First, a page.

• 4. PNP Regional Anti-Human Trafficking Task ForceAfter consultation with its stakeholders, IJM determined that the most promising strategy to overcome theseobstacles would be to advocate for the establishment of a dedicated police task force composed of personnelwho would not be eligible for transfer to another unit for a significant period of time after receivingspecialized anti-trafficking training. In September 2008, IJM and the PNP, Region 7 (PNP-7) signed aMemorandum of Understanding (MOU) committing to establish and support a Regional SpecialInvestigations Unit (RSIU) dedicated to enforcing anti-trafficking laws. The PNP-7 staffed and deployed aseven-member RSIU and IJM provided extensive training, logistical support for operations, and separateoffice space for the unit. Over the next several months, the RSIU completed several successful anti-trafficking operations. However, by April 2009, the RSIU was not actively or regularly pursuing anti-trafficking investigations and IJM learned that all members of the RSIU had received transfer orders toanother region for a different assignment. IJM staff worked with the PNP to prevent the transfer of four ofthe seven RSIU team members. However, overall, the RSIU was less successful than hoped during its firstnine months in enforcing RA 9208 and related laws.In June 2009, IJM met with the newly installed PNP-7 Regional Director to review the structure andeffectiveness of the RSIU. The new Regional Director agreed to create a new, stronger anti-trafficking unit toreplace the RSIU. In July 2009, the Police Regional Office, Region VII (PRO-7) signed a new MOU withIJM to form and support a stronger police task force named the Regional Anti-Human Trafficking TaskForce (RATTF). The RATTF was conferred with authority to conduct surveillance, investigate, conductrescue operations, and pursue the prosecution of persons engaged in human trafficking. It was created to bemore independent from its mother unit than the RSIU had been, and received intensive training from IJM.When the RATTF MOU expired in July 2010, PRO-7 and IJM renewed the agreement. The new MOU willbe in effect until July 2012.The RATTF has proven to be an effective tool in the fight against human trafficking in Metro Cebu. Theyhave conducted 17 rescue operations against various types and levels of commercial sex establishmentsinvolved in human trafficking as well as against street-based pimps who were exploiting trafficked womenand girls. They have rescued 85 trafficked victims from exploitative situations, arrested 32 suspected humantraffickers, and filed 28 trafficking in persons cases with the prosecutors‟ offices.Law Enforcement TrainingFrom 2007 to September 2010, IJM staff conducted 39 week-long training sessions for a total of 730 lawenforcement personnel from in and around the target area. Training topics were selected together with PRO-7 Training Department staff and designed to address gaps in existing police training that were creatingbarriers to successful prosecution of trafficking cases. Training topics included Anti-human TraffickingInvestigations, Law Enforcement Ethics, Crime Scene Investigation, Evidence Collection, WitnessInterviewing, Victim Sensitivity, Affidavit Taking and Writing, Operative Buildup, and Instructor Training.IJM trainings were conducted by professional police trainers, and local instructors as needed and available,using curriculum reviewed and approved by the PRO-7 Training Department. Trainings included relevantPhilippines laws and procedures, international best practices, and practical exercises. 2007 2008 2009 2010 Total Week-Long Law Enforcement Training Sessions3 7 10 12 10 39 Training Participants4 185 203 198 144 7303 Only includes week long training sessions. IJM also conducted numerous shorter trainings on relevant laws and procedures to unitsparticularly active in anti-trafficking investigations.4 Includes some double-counting of training participants as each was counted each time he/she attended a session. A majority ofparticipants attended only one training session; but, some attended multiple, the highest being four sessions for one individual. 4|Page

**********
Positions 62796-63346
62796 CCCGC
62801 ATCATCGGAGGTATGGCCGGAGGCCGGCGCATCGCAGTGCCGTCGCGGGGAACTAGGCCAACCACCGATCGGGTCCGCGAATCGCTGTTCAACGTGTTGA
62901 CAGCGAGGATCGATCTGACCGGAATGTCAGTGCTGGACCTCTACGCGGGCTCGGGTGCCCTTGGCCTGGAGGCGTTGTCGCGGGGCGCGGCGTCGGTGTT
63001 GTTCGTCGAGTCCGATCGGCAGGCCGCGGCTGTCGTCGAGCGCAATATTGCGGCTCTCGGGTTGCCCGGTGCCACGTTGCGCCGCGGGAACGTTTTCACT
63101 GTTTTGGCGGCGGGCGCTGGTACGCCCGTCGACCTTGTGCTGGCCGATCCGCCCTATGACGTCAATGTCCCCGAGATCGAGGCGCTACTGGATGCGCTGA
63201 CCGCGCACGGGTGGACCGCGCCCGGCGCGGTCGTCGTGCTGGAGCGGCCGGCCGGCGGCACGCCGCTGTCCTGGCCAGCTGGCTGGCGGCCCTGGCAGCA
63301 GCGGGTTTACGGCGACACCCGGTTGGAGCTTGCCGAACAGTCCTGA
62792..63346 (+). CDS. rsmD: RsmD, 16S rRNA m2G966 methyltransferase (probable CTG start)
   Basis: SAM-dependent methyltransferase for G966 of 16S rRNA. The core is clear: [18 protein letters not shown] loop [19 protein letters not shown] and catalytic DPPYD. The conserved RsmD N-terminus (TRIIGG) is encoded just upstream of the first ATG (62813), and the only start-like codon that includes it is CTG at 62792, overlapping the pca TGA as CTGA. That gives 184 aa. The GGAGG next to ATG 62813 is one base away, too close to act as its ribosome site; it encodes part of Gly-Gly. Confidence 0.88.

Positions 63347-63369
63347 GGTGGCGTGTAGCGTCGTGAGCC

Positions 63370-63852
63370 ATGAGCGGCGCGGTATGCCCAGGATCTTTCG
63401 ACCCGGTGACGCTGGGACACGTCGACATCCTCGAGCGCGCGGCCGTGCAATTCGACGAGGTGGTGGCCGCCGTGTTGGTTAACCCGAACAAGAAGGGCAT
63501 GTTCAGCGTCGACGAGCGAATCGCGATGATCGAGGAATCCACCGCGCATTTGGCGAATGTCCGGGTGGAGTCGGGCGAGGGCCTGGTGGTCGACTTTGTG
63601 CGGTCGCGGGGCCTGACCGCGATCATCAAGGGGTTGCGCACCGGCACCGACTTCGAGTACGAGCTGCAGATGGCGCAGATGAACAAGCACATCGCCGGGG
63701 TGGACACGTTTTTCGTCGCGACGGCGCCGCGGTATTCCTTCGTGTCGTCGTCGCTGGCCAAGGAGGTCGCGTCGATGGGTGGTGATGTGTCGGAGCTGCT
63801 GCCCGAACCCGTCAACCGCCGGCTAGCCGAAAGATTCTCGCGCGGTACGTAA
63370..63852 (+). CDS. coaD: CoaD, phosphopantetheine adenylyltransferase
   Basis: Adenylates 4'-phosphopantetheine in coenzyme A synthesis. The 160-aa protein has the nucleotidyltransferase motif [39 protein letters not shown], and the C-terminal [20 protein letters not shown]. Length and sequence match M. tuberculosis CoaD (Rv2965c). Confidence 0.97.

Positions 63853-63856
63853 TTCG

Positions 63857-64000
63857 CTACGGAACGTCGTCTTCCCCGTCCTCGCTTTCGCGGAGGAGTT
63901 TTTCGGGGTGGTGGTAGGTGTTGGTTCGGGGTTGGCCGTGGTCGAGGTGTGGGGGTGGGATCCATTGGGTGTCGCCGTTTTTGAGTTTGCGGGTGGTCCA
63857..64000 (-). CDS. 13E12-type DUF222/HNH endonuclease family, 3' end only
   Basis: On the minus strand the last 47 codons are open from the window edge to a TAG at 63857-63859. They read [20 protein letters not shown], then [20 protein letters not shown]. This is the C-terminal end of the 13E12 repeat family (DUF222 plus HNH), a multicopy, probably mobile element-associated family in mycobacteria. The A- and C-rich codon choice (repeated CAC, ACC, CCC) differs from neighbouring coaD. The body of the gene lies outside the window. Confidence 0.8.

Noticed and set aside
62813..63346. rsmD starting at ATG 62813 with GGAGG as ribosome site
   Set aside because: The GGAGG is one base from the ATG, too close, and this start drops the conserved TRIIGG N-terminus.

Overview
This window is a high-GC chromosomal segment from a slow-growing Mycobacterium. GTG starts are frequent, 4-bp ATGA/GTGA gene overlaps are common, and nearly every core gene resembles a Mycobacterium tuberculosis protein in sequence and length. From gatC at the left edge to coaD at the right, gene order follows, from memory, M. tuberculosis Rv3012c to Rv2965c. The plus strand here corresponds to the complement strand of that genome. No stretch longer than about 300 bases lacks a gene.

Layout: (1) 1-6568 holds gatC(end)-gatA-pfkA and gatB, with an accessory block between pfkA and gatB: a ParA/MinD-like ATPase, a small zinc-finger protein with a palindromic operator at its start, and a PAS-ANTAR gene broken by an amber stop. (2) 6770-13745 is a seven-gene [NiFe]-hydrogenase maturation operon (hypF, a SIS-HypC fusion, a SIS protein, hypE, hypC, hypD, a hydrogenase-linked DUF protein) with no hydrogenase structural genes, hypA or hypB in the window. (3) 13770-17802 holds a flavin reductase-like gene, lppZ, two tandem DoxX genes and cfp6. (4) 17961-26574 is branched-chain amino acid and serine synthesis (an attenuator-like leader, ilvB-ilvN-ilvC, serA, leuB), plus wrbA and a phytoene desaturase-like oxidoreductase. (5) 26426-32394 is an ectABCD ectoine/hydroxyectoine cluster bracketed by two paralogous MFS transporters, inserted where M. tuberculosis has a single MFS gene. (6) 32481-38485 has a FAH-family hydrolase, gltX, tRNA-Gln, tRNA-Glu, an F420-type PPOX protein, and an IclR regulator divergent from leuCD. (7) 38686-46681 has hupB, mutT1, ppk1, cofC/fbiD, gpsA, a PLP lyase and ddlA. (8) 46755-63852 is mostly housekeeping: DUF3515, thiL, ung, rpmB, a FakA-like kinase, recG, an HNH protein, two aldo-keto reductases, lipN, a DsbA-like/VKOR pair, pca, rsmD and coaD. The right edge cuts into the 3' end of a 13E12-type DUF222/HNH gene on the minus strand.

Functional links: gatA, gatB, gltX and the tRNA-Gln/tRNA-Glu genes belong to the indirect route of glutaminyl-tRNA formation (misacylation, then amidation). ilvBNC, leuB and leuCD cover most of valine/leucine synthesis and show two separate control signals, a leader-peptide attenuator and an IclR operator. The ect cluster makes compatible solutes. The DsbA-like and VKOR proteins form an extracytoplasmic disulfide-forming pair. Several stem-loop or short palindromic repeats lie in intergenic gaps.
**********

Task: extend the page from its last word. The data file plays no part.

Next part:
• 5. To formalize their relationship with regards to the described training, the PNP and IJM entered into aMemorandum of Agreement (MOA) in February 2009. In the MOA the PNP agreed to work with IJM todevelop PNP Instructors and adopt IJM training materials for use by the PNP in their own trainingprograms. The MOA also called for the creation of an oversight committee and quarterly update reportsprovided by IJM to the PNP.Throughout the project, IJM police training staff worked with PNP officials to increase the number of repeattraining participants and increase the proportion of training participants who regularly had the opportunity toconduct trafficking investigations. With the formation of the Regional Special Investigations Unit (RSIU) inthe third quarter of 2008, and later the formation of the Regional Anti-Human Trafficking Task Force(RATTF) in the third quarter of 2009, IJM was able to focus more of its training on a small group of policeassigned specifically to investigate trafficking cases. Simultaneously, IJM continued to conduct trainings forother police units. Units that received more PL training, including the RSIU and RATTF, conducted moresuccessful anti-trafficking operations. The number of victims rescued by IJM-trained law enforcement since2007 indicates that PL police trainings enhanced anti-trafficking casework in the Metro Cebu area.Prosecution and Court SystemSupported Anti-Trafficking ProsecutionsIJM-assisted law enforcement investigations resulted in 107 perpetrators being charged in court withviolations of the Philippines‟ Anti-Trafficking in Persons Act (RA 9208). In August 2010, the first of thesecases, a case that began in May 2008 against a pimp who was accused of selling a minor for sex, reachedverdict and the accused trafficker was convicted for Qualified Trafficking. This was only the fourth suchconviction to be handed down in the Central Visayan region. On October 29, 2010, the first case IJM hadprovided legal assistance to in 2007, reached verdict and resulted in a conviction of a woman who hadtrafficked five women to Malaysia for sexual exploitation. As of the end of October 2010, two more IJMcases in Cebu were awaiting promulgation of judgment and several others were expected to be submitted fordecision in the final months of 2010.5 As of the end of October 2010, IJM attorneys were assisting in 62active prosecutions and anticipate having many more convictions in the next several years. 2007 2008 2009 2010 Total Number of Perpetrators Charged 17 23 48 19 107Prosecution and Court System Capacity BuildingWomen and Children‟s Waiting Area in Cebu City/Province CourthouseIn 2008, IJM identified that one obstacle to successful prosecutions was the insecurity of victim witnessesduring inquest proceedings6 and trial. During inquest, victim witnesses and the accused had to wait in thesame room while the prosecutor interviewed them and reviewed the evidence. During trial, victim witnesseswere often harassed and intimidated by defendants and their supporters while waiting to testify. To maintainsecurity, IJM and the Regional State Prosecutor agreed to work together with the Cebu City Prosecutor‟sOffice to designate and renovate a holding area for vulnerable victim witnesses in all types of cases, includinghuman trafficking cases. IJM renovated the designated space, which was ready for use in early 2009.Prosecutors are now able to conduct inquest proceeding in the new waiting room, which has separate areasfor suspects and victims to stay, and victims can wait in this room before testifying anywhere in thecourthouse.5One case has been waiting for promulgation since early 2009.6Inquest is a part of Philippines criminal procedure following warrantless arrests wherein a prosecutor conducts a hearing to reviewevidence against an arrested person in order to decide whether or not to charge the arrested person. 5|Page